Vail Resorts’ expert witness says ski company closed Prima properly, as Taft Conlin skier death case heads into final days
EAGLE — Taft Conlin was riding a chairlift in Vail, having a good-natured cellphone disagreement about which powder day was better, Vail or Beaver Creek’s.
To prove his point, he wanted to get GoPro footage of a sweet line he and his friends spotted during that lift ride. They made their plan, climbed up and skied it.
That Jan. 22, 2012, phone call was likely Taft Conlin’s last. That GoPro video depicted the avalanche that killed him.
Taft Conlin’s parents, Dr. Louise Ingalls and Dr. Stephen Conlin, sued Vail Resorts for negligence following Taft’s death, claiming that while the upper gate to the Prima Cornice run on the front side of Vail Mountain was closed, the lower gate was open. If Vail ski patrollers wanted to close the run, then they should have closed both gates, their lawsuit claims.
Vail Resorts ski patrollers testified that, to their knowledge, no one has climbed up from the lower Prima Cornice gate.
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Skiers testified that they do it all the time.
Testimony closed Tuesday, June 19, on what would have been Taft Conlin’s 20th birthday.
Closing arguments could come Wednesday, June 20, in the civil trial.
Radamus was ‘disappointed’
A former Ski & Snowboard Club Vail big-mountain competitor testified Tuesday that he and his friends regularly climbed up from Prima Cornice’s lower gate toward the upper gate to train for big-mountain competitions. In a video deposition, the teenaged SSCV athlete also testified that he did it with several other ski club members and, occasionally, a coach.
Former SSCV director Aldo Radamus said he was “disappointed” when he learned about that, so he reached out to ski company executive Chris Jarnot, offering to testify in the negligence trial brought by Taft Conlin’s parents against Vail Resorts.
Radamus testified that was not aware the coach had done that and did not learn of it until after that coach was no longer with the club. Radamus also testified that he could not recall how he learned about it, saying it must have been through the “grapevine.”
“When the lower gate is open, that meant that the terrain below the lower gate was open,” Radamus said.
Radamus said he did not recall seeing tracks from people side stepping up and did not recall seeing people do it. He said he thought he would remember seeing that.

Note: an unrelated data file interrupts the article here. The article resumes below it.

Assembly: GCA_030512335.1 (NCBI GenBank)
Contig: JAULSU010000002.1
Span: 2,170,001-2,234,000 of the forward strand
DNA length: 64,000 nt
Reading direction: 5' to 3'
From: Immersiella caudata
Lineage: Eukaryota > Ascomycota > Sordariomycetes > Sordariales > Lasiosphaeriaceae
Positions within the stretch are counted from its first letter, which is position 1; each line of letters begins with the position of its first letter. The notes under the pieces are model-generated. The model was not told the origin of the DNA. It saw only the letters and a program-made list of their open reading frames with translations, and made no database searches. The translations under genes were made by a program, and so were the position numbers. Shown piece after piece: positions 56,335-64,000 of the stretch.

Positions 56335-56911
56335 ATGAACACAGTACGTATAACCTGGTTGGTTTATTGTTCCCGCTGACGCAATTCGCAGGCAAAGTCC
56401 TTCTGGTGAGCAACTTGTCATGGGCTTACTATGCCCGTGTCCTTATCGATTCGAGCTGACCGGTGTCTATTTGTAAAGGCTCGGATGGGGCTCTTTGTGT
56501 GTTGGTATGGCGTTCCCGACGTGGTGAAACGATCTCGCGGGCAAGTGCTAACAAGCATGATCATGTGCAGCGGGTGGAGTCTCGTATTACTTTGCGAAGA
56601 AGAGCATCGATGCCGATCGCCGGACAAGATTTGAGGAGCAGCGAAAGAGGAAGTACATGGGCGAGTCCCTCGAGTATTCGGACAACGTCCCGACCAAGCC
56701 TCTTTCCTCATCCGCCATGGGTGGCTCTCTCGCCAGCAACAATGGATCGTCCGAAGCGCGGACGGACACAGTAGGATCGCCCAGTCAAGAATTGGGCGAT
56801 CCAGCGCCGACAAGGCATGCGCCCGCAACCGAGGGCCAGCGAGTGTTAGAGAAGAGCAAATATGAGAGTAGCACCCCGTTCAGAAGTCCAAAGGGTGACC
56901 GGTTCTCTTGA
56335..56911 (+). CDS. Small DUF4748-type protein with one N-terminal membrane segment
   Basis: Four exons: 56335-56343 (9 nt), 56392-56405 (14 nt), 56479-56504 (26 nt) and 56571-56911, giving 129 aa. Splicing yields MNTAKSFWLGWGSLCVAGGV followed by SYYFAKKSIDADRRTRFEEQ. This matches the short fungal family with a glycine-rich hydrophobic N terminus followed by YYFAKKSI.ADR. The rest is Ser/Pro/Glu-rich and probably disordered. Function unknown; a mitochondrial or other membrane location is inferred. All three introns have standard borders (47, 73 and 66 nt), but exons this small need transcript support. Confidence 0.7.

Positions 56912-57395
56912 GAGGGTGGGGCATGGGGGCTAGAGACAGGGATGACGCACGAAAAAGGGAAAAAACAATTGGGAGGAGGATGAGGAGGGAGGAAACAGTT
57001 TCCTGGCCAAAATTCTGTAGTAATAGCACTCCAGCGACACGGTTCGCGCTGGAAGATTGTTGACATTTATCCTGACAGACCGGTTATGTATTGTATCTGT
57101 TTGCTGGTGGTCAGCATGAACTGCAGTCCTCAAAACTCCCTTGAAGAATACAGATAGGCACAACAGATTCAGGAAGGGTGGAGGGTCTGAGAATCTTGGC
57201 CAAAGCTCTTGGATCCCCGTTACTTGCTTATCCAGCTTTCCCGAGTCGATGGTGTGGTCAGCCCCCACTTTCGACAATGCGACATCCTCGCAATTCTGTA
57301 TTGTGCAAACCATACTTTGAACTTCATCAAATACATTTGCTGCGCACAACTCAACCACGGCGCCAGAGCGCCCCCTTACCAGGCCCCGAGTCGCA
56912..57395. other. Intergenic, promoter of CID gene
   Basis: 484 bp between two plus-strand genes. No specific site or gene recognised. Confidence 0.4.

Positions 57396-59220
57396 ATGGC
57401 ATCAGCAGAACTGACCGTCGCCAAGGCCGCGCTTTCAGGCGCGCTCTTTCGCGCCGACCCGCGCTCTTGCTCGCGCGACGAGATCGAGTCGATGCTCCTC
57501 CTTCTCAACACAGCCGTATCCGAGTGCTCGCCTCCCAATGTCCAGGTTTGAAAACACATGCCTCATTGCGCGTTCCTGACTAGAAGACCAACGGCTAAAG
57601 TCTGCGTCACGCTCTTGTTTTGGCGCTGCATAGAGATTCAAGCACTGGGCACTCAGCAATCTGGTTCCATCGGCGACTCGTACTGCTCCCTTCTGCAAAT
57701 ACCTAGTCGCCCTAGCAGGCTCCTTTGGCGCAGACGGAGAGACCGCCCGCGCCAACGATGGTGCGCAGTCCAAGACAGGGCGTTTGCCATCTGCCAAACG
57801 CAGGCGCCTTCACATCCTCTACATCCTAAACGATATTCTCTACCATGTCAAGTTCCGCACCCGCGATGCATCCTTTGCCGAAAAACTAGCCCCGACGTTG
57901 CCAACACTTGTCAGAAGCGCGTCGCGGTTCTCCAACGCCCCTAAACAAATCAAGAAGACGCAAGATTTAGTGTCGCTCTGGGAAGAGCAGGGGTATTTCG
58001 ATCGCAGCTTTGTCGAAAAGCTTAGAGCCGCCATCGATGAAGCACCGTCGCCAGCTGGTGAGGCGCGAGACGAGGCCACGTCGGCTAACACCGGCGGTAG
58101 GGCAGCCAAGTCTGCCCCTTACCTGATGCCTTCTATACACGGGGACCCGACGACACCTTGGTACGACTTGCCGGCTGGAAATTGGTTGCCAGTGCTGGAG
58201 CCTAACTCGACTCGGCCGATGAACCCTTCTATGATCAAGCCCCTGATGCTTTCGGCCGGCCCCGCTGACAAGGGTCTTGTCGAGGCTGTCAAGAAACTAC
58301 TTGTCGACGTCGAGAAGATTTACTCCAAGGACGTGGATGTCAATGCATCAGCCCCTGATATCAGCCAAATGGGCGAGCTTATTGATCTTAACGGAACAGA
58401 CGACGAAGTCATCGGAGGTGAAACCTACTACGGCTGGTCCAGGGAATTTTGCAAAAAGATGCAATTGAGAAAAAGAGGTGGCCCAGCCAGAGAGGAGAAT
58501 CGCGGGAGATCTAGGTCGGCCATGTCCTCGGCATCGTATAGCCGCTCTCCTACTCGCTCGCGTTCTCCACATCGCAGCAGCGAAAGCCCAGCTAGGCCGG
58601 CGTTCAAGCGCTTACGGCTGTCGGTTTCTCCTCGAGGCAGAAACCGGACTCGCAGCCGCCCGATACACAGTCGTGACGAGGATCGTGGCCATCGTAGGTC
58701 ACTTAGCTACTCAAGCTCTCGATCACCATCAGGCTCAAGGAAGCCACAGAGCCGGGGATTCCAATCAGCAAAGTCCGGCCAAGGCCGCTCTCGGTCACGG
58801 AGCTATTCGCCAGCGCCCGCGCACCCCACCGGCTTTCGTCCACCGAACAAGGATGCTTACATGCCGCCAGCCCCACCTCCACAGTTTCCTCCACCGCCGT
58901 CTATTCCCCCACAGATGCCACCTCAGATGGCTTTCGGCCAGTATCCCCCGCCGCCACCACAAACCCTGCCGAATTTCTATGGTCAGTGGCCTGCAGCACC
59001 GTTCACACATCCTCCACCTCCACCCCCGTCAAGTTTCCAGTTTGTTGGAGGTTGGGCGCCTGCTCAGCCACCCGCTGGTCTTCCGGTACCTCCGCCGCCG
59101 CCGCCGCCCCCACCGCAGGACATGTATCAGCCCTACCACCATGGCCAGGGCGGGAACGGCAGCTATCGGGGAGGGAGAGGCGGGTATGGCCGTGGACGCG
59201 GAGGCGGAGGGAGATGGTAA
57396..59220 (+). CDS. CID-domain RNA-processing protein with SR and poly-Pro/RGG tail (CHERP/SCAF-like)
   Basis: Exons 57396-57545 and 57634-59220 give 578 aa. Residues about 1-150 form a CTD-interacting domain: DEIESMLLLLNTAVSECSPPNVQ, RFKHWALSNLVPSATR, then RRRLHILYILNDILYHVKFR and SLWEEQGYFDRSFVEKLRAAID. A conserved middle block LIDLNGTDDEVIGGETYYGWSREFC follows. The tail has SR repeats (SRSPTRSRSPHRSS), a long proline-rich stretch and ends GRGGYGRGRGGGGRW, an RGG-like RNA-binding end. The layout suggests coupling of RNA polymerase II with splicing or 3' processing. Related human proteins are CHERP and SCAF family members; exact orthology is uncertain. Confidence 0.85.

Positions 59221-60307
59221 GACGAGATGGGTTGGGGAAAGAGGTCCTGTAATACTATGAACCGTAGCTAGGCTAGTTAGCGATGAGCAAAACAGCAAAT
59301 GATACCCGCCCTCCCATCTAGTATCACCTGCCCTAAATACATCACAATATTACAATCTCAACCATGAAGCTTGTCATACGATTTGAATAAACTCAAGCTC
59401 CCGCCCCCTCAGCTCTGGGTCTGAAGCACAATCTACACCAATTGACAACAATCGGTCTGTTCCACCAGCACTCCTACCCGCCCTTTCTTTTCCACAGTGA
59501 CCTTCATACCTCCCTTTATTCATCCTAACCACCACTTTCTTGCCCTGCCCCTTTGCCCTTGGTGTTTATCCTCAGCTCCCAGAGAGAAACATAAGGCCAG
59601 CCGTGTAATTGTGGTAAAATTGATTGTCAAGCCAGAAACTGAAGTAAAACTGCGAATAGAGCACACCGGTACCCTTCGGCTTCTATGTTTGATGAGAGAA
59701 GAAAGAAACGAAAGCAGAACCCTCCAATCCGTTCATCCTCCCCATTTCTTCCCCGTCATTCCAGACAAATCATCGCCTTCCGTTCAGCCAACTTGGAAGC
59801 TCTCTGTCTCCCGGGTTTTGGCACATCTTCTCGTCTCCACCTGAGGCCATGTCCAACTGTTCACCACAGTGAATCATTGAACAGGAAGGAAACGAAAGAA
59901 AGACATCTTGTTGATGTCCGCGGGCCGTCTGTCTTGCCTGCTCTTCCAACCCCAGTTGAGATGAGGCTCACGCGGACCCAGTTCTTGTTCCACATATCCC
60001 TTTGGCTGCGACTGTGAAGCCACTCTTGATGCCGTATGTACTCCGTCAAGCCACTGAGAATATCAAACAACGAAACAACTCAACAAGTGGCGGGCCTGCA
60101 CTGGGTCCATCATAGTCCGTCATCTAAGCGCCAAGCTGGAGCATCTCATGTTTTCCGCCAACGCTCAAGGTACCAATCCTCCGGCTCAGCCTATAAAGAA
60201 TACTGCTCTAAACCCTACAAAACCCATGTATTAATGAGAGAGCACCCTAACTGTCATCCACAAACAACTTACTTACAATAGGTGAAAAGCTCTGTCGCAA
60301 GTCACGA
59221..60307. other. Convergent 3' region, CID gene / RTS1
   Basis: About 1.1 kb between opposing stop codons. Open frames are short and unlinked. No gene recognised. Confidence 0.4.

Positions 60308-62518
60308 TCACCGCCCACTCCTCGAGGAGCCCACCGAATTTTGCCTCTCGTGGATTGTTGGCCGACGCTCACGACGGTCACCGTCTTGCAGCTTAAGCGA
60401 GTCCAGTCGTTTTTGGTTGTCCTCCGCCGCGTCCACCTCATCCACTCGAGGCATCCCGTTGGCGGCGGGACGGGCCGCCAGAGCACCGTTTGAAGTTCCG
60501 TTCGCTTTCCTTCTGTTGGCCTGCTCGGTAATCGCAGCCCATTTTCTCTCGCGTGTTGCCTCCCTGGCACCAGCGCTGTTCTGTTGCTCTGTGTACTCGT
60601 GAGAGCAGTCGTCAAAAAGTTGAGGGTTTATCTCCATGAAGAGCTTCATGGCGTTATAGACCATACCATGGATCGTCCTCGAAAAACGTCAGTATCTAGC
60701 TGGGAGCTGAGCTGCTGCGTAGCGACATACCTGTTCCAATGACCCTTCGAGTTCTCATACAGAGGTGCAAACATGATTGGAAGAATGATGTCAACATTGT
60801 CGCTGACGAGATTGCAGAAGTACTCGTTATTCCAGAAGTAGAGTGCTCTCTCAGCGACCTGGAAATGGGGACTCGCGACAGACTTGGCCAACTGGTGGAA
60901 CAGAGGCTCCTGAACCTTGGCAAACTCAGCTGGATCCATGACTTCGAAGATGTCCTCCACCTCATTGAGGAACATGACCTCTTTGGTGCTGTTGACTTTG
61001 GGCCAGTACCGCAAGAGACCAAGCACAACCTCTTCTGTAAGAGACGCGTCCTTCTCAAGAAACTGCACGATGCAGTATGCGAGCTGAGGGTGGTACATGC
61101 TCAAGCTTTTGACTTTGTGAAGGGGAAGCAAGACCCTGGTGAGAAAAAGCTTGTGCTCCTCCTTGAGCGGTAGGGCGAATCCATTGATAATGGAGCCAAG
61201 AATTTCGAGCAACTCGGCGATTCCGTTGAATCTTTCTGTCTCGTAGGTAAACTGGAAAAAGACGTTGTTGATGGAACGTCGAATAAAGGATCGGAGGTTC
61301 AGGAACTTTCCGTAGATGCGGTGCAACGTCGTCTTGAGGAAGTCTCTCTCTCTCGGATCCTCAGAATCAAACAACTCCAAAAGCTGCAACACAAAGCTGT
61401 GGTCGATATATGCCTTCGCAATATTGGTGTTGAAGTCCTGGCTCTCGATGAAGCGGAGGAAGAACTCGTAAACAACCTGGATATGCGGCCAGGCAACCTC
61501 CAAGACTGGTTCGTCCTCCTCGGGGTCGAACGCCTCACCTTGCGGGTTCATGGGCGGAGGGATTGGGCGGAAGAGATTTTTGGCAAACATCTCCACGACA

Another of Taft’s friends said in a video deposition that it was his understanding if Prima Cornice’s upper gate was closed, then they could enter through the lower gate and climb up. In fact, he said, they did it that day.
Another teen skiing with Taft that day said in his video deposition that he learned later that climbing up violated ski company policy.
“If there’s a building with a door on it, it’s not OK to go in a window,” the young skier said.
He said ski patrollers later told him that they had hiked into a closed area, saying when something is closed, you cannot hike up.
The ski company’s policy is that when a run is closed, they put a sign at the top, according to Tuesday’s testimony.
VR’s expert witness says company was correct
Charles Tolton is Vail Resorts’ former director of risk management and their expert witness. He said he has conducted classes about how to close runs, under the guidance of Colorado’s Skier Safety Act.
He testified that he thinks Prima Cornice was properly closed.
Tolton said he has been paid $69,000 for his work, plus fees from the last year for which he has not billed the ski company. His consulting fees did not depend on the conclusion he reached, he testified.
Scott Toepfer’s Colorado Avalanche Information Center report said the avalanche was 200 feet wide and ran 400 feet down the 46-degree slope and that Taft was 120 feet to the skiers’ right and above the lower gate.
Tolton disagreed, claiming that Taft was 368 feet to the skiers’ right and above the lower gate. He said that’s 80 percent of the way to that closed upper gate.
In the 25 winters since Prima Cornice opened, it was more common for the lower gate to be opened first. The upper gate would open later, after enough snow fell to cover the steep, rocky terrain, Tolton said.
There had been no incidents in all that time, Tolton said.
Tolton said during his investigation he became aware that people would sometimes sidestep up from Prima Cornice’s lower gate.
Alpine skiing is a downhill or gravity-fed sport. Adhering to gravity would take you down, not across the face of Prima Cornice, Tolton said. However, under questioning from Jim Heckbert, Taft’s parents’ attorney, Tolton said Colorado’s Skier Safety Act does not mention gravity.
The ski patrol’s decision to close the upper gate and open the lower gate was “reasonable” and “appropriate,” Tolton said.
Tolton said Taft caused his own death with the avalanche. Answering a question from Vail Resorts attorney Hugh Gottschalk, he added that he believed Taft Conlin was negligent and at fault in going up into what he called “a closed area.”
Staff Writer Randy Wyrick can be reached at 970-748-2935 and email@example.com.